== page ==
Montana Farm Bureau Vice President Bruce Wright recently attended the annual BNSF barbeque and listening session in Fort Benton. BNSF established the event five years ago to talk directly with farmer customers about the general economy, agricultural markets, and rail transportation. Kevin Kaufman, BNSF vice president for Agricultural Commodities, led the discussion with a presentation outlining rail industry trends.
"It was interesting to hear Kevin Kaufman talk to the group about the railroad's challenges and opportunities in 2013," noted Wright. "He explained that while overall carloads remain level and well below the 2006 peak, BNSF is experiencing new traffic patterns with the growing need for shipping crude oil and soft agricultural and coal traffic due to drought conditions and low natural gas prices."
"Growth in crude shipments from the booming Bakken development is driving much of the investment on the BNSF's northern corridor. This is good for ag shippers who share rail lines to the Pacific Northwest," noted Don Karls, BNSF ag ombudsman for Montana. "But like highway construction, it impacts traffic. We do expect short-term challenges that come with track improvements so we are asking our customers to prepare."
Wright, a Bozeman farmer who ships most of his grain by rail from an elevator in Belgrade, said Kaufmann explained that although the BNSF stays busy with the crude oil development and shipping coal, they recognize the major changes ongoing in the agriculture industry.
"They feel they have the capacity to handle current grain production. There are now 21 grain shuttle stations in Montana, up from 13 just a few years ago, which is good news for our grain producers," Wright said. Wright feels farmer concerns about increased coal shipments displacing grain may be misplaced since it's simply not in the best interest of the railroad to sacrifice one part of its business for another. They're both important to the bottom line.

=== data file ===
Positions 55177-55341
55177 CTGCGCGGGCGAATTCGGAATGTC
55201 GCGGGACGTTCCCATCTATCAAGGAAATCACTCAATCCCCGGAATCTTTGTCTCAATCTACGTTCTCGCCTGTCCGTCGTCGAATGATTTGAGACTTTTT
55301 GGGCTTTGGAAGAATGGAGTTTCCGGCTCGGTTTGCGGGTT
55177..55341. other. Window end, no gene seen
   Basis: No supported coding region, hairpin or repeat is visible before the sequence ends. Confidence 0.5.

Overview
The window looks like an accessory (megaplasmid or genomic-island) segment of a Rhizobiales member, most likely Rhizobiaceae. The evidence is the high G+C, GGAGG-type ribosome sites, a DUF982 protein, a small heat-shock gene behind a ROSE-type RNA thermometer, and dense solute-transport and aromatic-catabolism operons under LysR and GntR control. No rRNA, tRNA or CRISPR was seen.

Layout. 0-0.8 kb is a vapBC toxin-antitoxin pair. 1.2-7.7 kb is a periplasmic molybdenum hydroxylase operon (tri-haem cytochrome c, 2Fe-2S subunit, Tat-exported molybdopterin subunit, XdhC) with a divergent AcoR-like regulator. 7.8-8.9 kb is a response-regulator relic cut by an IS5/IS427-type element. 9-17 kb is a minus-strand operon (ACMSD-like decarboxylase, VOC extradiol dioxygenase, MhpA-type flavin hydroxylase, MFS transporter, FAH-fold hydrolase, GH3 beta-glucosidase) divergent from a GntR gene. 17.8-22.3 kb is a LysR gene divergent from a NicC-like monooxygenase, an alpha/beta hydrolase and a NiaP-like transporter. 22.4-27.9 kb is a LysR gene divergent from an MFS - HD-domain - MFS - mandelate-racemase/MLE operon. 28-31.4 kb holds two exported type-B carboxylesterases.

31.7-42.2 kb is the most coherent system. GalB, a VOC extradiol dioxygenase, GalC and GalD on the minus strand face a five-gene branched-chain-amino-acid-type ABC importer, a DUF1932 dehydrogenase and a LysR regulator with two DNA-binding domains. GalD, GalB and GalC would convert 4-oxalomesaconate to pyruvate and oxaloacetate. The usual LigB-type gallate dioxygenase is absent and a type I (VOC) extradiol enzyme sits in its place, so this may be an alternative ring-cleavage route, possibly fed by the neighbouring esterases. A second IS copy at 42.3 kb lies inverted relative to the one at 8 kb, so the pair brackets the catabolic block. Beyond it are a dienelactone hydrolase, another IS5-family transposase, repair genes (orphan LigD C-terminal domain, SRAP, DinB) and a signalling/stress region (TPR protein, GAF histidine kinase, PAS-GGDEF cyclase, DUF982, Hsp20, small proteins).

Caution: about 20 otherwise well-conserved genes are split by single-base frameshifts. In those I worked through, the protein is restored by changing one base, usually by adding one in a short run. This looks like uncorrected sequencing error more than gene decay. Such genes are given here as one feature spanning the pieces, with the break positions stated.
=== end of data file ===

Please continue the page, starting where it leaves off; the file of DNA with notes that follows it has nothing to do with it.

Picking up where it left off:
In addition to investments at grain origins, the Pacific Northwest exporters continue to make major investments at destination facilities, adding to the already enormous advantage of U.S. grain transportation capability on the global stage.
"Apparently low natural gas prices coupled with new natural gas development are creating opportunities for commercial fertilizer production. For farmers, an increase in the supply of one of their primary inputs could be very positive," Wright said. "It's good to hear that the railroad is planning to make significant investments for growth in the northern corridor. They acknowledge the growth will come with challenges, but the investments made will continue to build on the supply chain advantage for U.S. grain producers."